Difficult though it is to admit, I often read novels and then forget what they are about. Not just minor details – whole novels slide past my eyes, to be quickly forgotten. Novels from the same author merge in the memory, and even relatively recently read books which I have written about here resist more detailed recollection. I am not sure this is just about quality, although that obviously is a factor – there are plenty of books I wish I never had to forget, quietly pressing the delete button in my brain minutes after the last page has been turned.


Why is this, and does it matter? I am not going to try an amateur dissertation on human memory here – that would be both arrogant and futile. I think we all understand at a basic level that the more carefully we read and consider a book, the more likely we are to remember it. Blogging about books I read is in part an attempt to anchor them in my memory and prevent them fading away, a bit like repeating one’s lines in a play. But I also think that the way we read is more important. To illustrate this, an anecdote:

Stuck on a train recently I fired up my Kindle, and turned as I so often do the comforting arms of Stella Gibbons. I have written before and at length about the glories of Cold Comfort Farm, and it is probably the novel I would most like to read as I leave this earth, in the unlikely event I get that choice. Flora, as I am sure you know, goes to live with her bizarre relatives in darkest Sussex, and arrives to find the place largely deserted. She is shown to her bedroom, and describes it thus:

“She dressed in pleasant leisure, studying her room. She decided that she liked it.

It was square, and unusually high, and papered with a bold though faded design of darker red upon crimson. The fireplace was elegant, the grate was basket-shaped, and the mantelpiece was of marble, floridly carved, and yellowed by age and exposure. Upon the mantelpiece itself rested two large shells, whose gentle curves shaded from white to the richest salmon-pink; these were reflected in the large old silvery mirror which hung directly above it. The other mirror was a long one; it stood in the darkest corner of the room, and was hidden by a cupboard door when the latter was opened…..One wall was almost filled by a large mahogany wardrobe. A round table to match stood in the middle of the worn red and yellow carpet, which was covered with a design of big flowers. The bed was high, and made of mahogany; the quilt was a honeycoomb, and white.”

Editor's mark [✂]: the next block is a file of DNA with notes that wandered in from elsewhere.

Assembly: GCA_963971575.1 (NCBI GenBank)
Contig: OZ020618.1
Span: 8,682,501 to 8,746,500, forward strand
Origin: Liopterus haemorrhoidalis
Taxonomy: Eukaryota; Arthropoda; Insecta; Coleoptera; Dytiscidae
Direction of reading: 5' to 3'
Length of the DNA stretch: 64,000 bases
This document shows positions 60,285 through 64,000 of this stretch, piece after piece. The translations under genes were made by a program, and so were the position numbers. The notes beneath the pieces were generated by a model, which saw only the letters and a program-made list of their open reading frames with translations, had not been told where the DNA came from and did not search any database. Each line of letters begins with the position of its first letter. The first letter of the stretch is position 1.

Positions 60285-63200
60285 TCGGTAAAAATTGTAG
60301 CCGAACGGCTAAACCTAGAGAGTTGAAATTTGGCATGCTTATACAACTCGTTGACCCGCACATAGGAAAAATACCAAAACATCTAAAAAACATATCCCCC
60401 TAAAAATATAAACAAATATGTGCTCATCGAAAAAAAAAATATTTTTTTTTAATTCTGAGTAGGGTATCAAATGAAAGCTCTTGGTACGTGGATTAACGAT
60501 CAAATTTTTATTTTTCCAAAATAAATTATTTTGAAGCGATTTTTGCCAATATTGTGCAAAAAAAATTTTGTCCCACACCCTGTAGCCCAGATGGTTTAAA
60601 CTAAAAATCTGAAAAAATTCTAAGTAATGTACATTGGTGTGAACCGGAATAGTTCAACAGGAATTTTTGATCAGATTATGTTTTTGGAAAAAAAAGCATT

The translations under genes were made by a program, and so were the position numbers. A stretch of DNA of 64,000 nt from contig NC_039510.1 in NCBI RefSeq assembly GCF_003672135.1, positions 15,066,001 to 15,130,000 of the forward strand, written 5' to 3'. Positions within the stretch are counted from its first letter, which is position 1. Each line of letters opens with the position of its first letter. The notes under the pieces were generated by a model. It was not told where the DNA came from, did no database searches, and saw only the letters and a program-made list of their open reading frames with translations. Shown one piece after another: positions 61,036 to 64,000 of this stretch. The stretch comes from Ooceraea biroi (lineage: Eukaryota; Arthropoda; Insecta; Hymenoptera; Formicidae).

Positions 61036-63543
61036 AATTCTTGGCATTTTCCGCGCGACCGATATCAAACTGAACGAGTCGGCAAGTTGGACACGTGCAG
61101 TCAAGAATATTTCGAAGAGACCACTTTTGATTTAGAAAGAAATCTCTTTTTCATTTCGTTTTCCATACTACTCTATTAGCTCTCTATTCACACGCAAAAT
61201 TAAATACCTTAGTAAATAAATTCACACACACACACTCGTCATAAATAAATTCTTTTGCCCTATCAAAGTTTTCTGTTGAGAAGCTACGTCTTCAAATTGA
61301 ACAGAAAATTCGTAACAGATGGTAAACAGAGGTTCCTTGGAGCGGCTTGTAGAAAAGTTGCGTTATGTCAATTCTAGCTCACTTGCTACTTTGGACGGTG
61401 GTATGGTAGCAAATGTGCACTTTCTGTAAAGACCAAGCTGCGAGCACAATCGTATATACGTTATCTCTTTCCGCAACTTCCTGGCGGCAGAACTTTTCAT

So far as I can recall, for what that is worth, we don’t revisit this rather sweet welcoming room again. Flora has an adjoining sitting room she uses to while away her time, but not this bedroom.

When I read this paragraph the other day what struck me was that I had never read it before. More precisely I had no memory, not the faintest echo, of having read this description before, despite the fact that I have read Cold Comfort at least once a year for more than thirty years – obsessive I know. How could that be? Had it been craftily inserted by some unscupulous Kindle editor for reasons unknown? Unlikely. Was this a case of the Eyre Affair coming to life? Even less likely. Or was this the first sign of early onset memory loss? My best guess is that I had read this paragraph before, but never really paid it any attention.

Why did it not stand out? The description is detailed and well written, and is noteworthy because it is not in the mock heroic form used for many other descriptive passages, nor the humourous style used for much of the rest of the narrative. It is not clear whether the narrator here is Flora or the author – the gentle appreciation of the room could come from either. There is nothing arch or judgemental about the description, which there usually is from Flora’s descriptions of the farm. It occurs to me it might even be text from an abandoned alternative novel that Gibbons is recycling here. I have however edited out for reasons of brevity some comments about mirrors found in commercial hotel bedrooms that might give a different perspective.

I can only conclude I didn’t remember this section because I have never read it properly. It doesn’t matter that Flora has a nice bedroom at the farm, so I have mentally skipped this page to move on to the wonderful “porridge breakfast confrontation with Adam and his clettering twigs. 

What other gems might there be lurking unappreciated in CCF – I will have to re-read it to check……

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